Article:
©Situation Publishing 2008.

Flush away the Eco Slums

Who would have guessed that in 2008, a pledge to give British people flushing toilets would be a shock vote winner?

The Conservatives this week promised to scrap the Government’s plans for 15 “eco towns” which will potentially house 100,000 people. These have been heralded as a new era in design, but you need to take a closer look at both the theory and practice to see the full, grim picture.

Firstly, it’s clear that “design goal” is enforcing patterns of behavior on people.

“What are the responsibilities we each must share in return for the freedoms we enjoy?” asked Town and Country Planning Association chief David Lock last year when introducing a report. Lock and his quango are advising the Government on the initiative. What does he mean? He means freedoms you previously enjoyed have been clawed back.

Almost every aspect of life in the eco towns is minutely regulated. The streets are too small to drive around, and if you must drive the mandatory speed limit is 15mph. Planners are particularly excited about installing eco toilets that don’t flush. Because flushing is “the worst thing ever devised by modern man,” (according to one advocate), compost toilets may be mandatory. You won’t have a choice.

We took a look at one candidate loo, and the description gives us a whiff of this fragrant, low carbon future:

“The dry fecal matter is captured by a built-in teflon-coated bowl with a turning mechanism and is ‘flushed’ into wheeled bins in the buildings’ basements. ‘Flushing’ uses sawdust, dispensed from the back of the toilet, instead of water.”

Lovely.

Residents will also be required to pay a fine, mooted at around £2 ($4), each time they leave the town.

So these are really detention centres – with behaviour set down in advance by the Carbon Cult. Residents will not be able to vote on whether they want to have flushing toilets.

Another clue that they’re about punishment emerged this spring, when ministers described them as “healthy towns”. The eco-camps will aim to tackle obesity by encouraging lots of walking about, said Health minister Alan Johnson in April.

And being confined to such a grim existence means the end of social mobility. Forget about advancing along the precarious housing ladder. The houses will be far more expensive than they should be, because they’re saddled with fashionable but useless totems of Greenery such as “micro generation” turbines, that can’t even power a light bulb.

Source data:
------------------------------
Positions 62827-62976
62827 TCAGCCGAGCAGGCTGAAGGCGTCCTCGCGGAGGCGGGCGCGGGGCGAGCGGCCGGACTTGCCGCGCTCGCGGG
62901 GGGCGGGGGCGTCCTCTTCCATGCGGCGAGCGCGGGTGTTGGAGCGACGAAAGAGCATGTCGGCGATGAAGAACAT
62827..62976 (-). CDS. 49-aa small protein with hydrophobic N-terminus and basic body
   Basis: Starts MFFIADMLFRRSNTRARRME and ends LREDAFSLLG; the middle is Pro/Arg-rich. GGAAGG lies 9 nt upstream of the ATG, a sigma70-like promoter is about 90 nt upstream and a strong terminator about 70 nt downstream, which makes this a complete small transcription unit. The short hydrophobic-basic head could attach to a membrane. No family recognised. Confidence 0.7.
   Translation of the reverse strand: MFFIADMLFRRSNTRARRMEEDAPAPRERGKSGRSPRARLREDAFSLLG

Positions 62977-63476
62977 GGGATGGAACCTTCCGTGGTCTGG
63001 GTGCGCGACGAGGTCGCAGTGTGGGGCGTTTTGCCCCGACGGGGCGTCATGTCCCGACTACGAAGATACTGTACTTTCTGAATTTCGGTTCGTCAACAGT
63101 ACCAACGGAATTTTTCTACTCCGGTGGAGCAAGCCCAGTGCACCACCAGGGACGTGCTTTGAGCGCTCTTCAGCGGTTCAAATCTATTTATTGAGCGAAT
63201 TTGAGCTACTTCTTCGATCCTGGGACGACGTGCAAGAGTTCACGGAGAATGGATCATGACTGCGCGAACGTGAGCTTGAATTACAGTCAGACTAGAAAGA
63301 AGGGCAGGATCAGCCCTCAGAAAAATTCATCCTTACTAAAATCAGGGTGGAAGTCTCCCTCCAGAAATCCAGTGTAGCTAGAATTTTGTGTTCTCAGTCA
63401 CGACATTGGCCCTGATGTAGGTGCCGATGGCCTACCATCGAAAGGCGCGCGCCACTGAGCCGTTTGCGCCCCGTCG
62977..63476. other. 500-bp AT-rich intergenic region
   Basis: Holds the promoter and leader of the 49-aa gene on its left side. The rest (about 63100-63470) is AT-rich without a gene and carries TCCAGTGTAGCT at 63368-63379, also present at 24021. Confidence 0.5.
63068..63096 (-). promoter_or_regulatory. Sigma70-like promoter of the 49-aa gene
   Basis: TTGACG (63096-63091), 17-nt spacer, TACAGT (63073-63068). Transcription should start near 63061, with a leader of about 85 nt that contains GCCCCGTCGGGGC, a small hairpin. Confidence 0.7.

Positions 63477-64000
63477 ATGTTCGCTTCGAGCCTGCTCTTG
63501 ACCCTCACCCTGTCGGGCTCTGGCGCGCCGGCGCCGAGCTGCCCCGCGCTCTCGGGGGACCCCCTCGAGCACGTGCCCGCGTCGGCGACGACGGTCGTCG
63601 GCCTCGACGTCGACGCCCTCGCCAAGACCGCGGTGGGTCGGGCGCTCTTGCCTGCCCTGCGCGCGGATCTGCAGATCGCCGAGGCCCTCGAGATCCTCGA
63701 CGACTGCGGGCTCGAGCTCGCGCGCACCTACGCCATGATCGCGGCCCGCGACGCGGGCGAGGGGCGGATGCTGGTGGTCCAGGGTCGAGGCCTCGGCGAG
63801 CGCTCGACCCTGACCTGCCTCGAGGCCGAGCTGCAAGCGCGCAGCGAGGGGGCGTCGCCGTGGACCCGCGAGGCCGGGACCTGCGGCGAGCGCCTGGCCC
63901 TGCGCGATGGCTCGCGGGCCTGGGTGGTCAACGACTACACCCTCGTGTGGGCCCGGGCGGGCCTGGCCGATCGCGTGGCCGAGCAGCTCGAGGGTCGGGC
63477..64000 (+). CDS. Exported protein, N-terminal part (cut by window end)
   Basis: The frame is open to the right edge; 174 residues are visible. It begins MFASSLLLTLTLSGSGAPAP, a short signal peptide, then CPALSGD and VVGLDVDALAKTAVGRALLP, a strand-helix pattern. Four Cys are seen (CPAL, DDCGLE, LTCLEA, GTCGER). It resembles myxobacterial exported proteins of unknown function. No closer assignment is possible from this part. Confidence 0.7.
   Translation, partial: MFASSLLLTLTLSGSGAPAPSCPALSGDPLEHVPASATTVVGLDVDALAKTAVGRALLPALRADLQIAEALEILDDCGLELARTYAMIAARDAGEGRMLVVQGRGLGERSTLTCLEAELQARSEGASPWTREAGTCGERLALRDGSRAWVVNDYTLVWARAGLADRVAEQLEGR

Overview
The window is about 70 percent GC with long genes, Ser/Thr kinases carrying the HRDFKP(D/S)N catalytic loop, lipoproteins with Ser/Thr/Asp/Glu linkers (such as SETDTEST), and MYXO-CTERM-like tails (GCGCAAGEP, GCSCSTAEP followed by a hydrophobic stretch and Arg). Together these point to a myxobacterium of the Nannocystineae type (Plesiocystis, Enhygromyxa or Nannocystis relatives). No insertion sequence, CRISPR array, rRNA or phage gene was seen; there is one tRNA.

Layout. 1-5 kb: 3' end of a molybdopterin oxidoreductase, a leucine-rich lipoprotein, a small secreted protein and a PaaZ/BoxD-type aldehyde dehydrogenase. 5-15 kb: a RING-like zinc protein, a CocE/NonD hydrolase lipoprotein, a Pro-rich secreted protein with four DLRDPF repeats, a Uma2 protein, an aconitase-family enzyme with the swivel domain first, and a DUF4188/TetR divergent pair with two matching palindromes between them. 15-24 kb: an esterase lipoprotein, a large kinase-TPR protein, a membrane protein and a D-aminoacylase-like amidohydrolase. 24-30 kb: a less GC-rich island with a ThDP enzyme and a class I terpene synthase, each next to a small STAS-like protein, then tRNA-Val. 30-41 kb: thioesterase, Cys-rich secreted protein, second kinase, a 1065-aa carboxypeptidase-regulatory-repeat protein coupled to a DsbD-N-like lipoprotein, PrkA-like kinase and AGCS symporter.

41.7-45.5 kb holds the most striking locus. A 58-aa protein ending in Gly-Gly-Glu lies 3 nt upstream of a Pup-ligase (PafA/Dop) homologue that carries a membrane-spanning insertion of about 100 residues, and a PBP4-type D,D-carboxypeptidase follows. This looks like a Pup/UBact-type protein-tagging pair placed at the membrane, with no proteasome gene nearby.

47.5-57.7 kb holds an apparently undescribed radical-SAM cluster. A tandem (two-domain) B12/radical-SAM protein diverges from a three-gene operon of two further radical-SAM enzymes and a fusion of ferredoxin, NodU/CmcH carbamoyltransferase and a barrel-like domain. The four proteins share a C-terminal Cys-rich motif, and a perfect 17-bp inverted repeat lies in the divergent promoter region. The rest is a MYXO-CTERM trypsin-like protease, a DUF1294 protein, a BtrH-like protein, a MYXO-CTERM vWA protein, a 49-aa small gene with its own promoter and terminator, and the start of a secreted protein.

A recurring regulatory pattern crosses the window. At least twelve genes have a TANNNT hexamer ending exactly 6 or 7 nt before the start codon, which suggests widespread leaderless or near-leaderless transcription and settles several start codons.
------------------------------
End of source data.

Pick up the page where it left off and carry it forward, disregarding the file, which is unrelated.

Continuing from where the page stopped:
Nowhere in the glossy brochures that describe “what makes eco towns different” is employment mentioned. The new settlements are remote – several are on disused airfields – and “will become the eco-slums of the future if they are built without regards to where residents can get jobs or training,” the LGA’s Simon Milton has predicted.

Low resource use developments don’t have to be miserable – but with the eco towns, this is the whole point. Marry old-fashioned paternalism (where the proles should be grateful for what they get ) to the Carbon Cult’s misanthropy (where being alive is a sin) and what else do you get, but a boring, smelly slum? This time, by design.

TV tells CO2-emitting children to die early

ABC's Planet Slayer

Carbon Cult sickos are under fire for an interactive website that tells children they should die because they emit CO2.

The Australian Broadcasting Corporation’s “Planet Slayer” site invites young children to take a “greenhouse gas quiz”, asking them “how big a pig are you?”. At the end of the quiz, the pig explodes, and ABC tells children at “what age you should die at so you don’t use more than your fair share of Earth’s resources!”

It’s one of a number of interactive features that “Get the dirt on greenhouse without the guilt trips. No lectures. No multinational-bashing (well, maybe a little…). Just fun and games and the answers to all your enviro-dilemas,” ABC claims.

The site is aimed at 9-year olds. However even a “virtuous” rating (e.g. not owning a car and recycling) is outweighed by eating meat, or spending an average Aussie income – with the result that many 9-year olds are being told they’ve already outstayed their environmentally-compliant stay on the planet.

“Do you think it’s appropriate that the ABC … depict people who are average Australians as massive overweight ugly pigs, oozing slime from their mouths, and then to have these pigs blow up in a mass of blood and guts?” asked Senator Mitch Fifield in the Herald-Sun.

The state-sponsored broadcaster (why is that not a surprise?) defended the morbid quiz, with ABC managing director Mark Scott insisting “the site was not designed to offend certain quarters of the community but to engage children in environmental issues.”

Which is eco-speak for frighten them witless. However, as the excellent science blog Watts Up With That points out, the site clearly breaches Australian broadcasting guidelines on “harmful or disturbing” content.

Meanwhile, the site’s designers are revelling in the controversy:

“Thank God for outraged senators – you can’t buy publicity like that,” PlanetSlayer’s “creative director” Bernie Hobbs crowed to the New York Post.

So how, according to ABC, does one appease the vengeful Death God, Gaia?
Continue reading “TV tells CO2-emitting children to die early”